S’poreans Arriving From UK & South Africa Face 21 Days’ Isolation, All Travellers To Be Tested Before Entry

S’poreans & PRs Travelling From 2 Countries Must Self-Isolate For 7 Days, In Addition To 14-Day SHN

While the world is still grappling with Covid-19 more than 1 year since it emerged, the virus has already mutated to form reportedly more infectious strains.

2 of them have been found in the United Kingdom (UK) and South Africa, which has prompted our health authorities to take action to stop Singapore from being affected.

We’ve already banned travellers from these countries who aren’t citizens or permanent residents (PRs), but more stringent rules are coming for those allowed entry.

Basically, Singaporeans and PRs coming from the UK and South Africa will have to be isolated for 21 days instead of 14.


All travellers entering Singapore will also have to take a mandatory Covid-19 test upon arrival, including Singaporeans and PRs.

7 days of self-isolation after 14-day SHN

In a news release on Saturday (16 Jan) night, the Ministry of Health (MOH) unveiled more stringent border measures to manage the risk of importation.

Singaporeans and PRs arriving here from the UK and South Africa are already required to serve a 14-day Stay-Home Notice (SHN) at a dedicated facility.

Photo for illustration purposes only.

From the start of Tuesday (19 Jan), they will need to self-isolate for 7 days at their place of residence after completing their SHN.

Long-term pass holders and short-term visitors from these 2 countries are already banned from entry or transit.

Those already on SHN must also do extra 7 days

For those who’re already serving their SHN now, the bad news for them is they’ll also need to do the additional 7 days, MOH said.

In addition, they’ll also have to undergo an additional test for Covid-19 after the extra 7 days of isolation.

Currently, returnees are already tested for Covid-19 after they complete their 14-day SHN.

Measures come after UK strain found in Singapore

These additional measures come after concerns emerged that a more contagious variant of Covid-19 was circulating in the UK and South Africa.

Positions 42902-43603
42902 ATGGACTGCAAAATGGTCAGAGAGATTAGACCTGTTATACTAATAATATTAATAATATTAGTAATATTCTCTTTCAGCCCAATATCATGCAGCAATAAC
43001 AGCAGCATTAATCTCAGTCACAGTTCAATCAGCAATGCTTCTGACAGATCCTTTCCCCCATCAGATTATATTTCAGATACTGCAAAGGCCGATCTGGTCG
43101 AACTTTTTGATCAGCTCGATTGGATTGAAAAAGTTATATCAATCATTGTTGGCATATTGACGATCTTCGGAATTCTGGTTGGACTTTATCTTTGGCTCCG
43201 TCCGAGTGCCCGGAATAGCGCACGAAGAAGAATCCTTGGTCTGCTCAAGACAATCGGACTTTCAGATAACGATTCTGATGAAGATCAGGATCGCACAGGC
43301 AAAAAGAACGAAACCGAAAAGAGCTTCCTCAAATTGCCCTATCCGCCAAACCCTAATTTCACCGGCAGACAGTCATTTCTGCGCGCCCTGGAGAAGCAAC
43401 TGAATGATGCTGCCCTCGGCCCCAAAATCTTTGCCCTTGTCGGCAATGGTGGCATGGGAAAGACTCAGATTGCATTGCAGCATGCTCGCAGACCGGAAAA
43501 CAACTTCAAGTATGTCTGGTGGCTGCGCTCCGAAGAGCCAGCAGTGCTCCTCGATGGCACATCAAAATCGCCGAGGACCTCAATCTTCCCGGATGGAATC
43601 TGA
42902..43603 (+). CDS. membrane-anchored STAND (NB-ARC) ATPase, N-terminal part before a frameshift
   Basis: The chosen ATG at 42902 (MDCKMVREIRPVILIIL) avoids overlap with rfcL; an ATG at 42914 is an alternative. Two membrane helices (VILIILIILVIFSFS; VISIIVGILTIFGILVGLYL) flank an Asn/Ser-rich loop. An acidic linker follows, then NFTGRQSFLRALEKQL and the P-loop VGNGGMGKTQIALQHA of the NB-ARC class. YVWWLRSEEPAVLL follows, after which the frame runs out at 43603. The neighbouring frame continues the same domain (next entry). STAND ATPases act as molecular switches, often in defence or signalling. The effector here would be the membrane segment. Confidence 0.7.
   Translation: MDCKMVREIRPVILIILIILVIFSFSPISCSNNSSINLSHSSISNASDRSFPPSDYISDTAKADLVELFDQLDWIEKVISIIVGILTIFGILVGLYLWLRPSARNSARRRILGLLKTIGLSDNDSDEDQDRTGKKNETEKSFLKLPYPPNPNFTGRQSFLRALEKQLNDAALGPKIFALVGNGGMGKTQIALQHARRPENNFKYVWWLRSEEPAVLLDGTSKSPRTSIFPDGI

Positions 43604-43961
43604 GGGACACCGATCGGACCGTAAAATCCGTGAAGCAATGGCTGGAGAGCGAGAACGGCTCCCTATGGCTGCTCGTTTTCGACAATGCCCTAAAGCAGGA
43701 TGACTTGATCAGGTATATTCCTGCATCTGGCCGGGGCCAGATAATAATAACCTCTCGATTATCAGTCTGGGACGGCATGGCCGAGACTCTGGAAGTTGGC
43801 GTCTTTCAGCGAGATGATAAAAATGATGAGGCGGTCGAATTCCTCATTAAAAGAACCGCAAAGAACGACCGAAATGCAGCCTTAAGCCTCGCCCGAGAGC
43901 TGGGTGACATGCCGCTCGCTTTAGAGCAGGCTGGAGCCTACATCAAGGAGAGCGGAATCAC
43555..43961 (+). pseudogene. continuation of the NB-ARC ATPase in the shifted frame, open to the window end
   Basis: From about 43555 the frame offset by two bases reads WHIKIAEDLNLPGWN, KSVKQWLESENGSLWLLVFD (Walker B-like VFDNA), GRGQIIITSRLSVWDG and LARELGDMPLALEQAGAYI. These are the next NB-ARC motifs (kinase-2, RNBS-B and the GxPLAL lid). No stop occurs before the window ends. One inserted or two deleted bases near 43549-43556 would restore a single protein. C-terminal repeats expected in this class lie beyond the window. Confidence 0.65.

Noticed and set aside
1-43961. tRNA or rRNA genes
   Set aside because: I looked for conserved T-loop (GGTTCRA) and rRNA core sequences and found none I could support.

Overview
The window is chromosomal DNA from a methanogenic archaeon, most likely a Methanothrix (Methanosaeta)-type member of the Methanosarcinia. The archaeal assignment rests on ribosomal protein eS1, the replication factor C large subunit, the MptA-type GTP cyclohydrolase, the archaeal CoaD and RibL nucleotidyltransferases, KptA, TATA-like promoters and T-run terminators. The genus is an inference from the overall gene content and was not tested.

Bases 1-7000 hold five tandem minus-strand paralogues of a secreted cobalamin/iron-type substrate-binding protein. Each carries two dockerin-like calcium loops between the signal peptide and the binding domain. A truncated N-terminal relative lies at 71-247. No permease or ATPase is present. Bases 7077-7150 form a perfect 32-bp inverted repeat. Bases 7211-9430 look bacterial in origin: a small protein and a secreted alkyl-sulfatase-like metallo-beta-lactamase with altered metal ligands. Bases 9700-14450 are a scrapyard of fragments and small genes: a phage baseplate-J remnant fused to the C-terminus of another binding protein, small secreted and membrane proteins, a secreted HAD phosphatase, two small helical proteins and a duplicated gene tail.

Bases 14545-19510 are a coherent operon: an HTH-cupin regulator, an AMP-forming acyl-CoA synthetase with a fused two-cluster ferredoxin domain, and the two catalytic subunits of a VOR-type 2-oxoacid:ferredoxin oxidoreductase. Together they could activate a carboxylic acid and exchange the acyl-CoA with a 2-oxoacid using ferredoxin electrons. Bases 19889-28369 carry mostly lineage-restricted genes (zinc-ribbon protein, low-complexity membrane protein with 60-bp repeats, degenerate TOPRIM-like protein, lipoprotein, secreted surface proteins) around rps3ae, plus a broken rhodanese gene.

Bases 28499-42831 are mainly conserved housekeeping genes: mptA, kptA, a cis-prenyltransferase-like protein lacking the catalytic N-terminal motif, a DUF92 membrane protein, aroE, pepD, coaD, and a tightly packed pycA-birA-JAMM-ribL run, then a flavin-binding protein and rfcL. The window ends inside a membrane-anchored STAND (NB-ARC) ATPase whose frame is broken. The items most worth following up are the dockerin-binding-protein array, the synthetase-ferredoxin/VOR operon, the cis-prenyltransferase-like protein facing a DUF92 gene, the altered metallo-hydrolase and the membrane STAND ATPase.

The UK strain, named B117, has already been found in Singapore, with the 1st infection reported in 23 Dec.

Subsequently, more infections were found, notably in staff members at the Crowne Plaza Changi Airport hotel.


All travellers must take Covid-19 test upon arrival

MOH also said in the news release that all travellers entering Singapore must take a Covid-19 test when they arrive.

The mandatory Polymerase Chain Reaction (PCR) test – the more invasive but more accurate one – will be applicable to Singaporeans and PRs too.

This will be implemented from the beginning of 25 Jan.

The 14-day SHN will still be needed.

Currently, those who’re not Singaporeans or PRs arriving from high-risk regions must take a test 72 hours before departure, and are also tested at the end of their SHN.

Insurance coverage needed for ATP & RGL visitors

Amid all the border restrictions for travellers, visitors from certain countries are still allowed to enter Singapore under 2 schemes: the Air Travel Pass (ATP) and Reciprocal Green Lanes (RGLs).


However, they must pay for their medical treatment in full if they’re suspected to be infected or need to be treated for the virus in Singapore.

From the beginning of Feb 1, they’ll have an additional requirement when they apply to enter: Travel insurance that covers medical treatment and hospitalisation costs should they come down with Covid-19 in Singapore.

The minimum sum of coverage is S$30,000.

The SafeTravel website helpfully lists out some Singapore-based or overseas insurers that offer such insurance.

Fearsome new strains require extra measures

While the extra days of isolation might seem to be too much to bear, travellers who return from these high-risk countries should understand that it’s necessary to protect the community at large from the fearsome new strains.

As the authorities regularly review border measures, there’s hope that they’ll be relaxed if and when the situation improves in these countries.

Meanwhile, let’s hope that the spread of these new strains in Singapore remains minimal.

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Featured images adapted from Shashivarman Kolandaveloo @ Unsplash.

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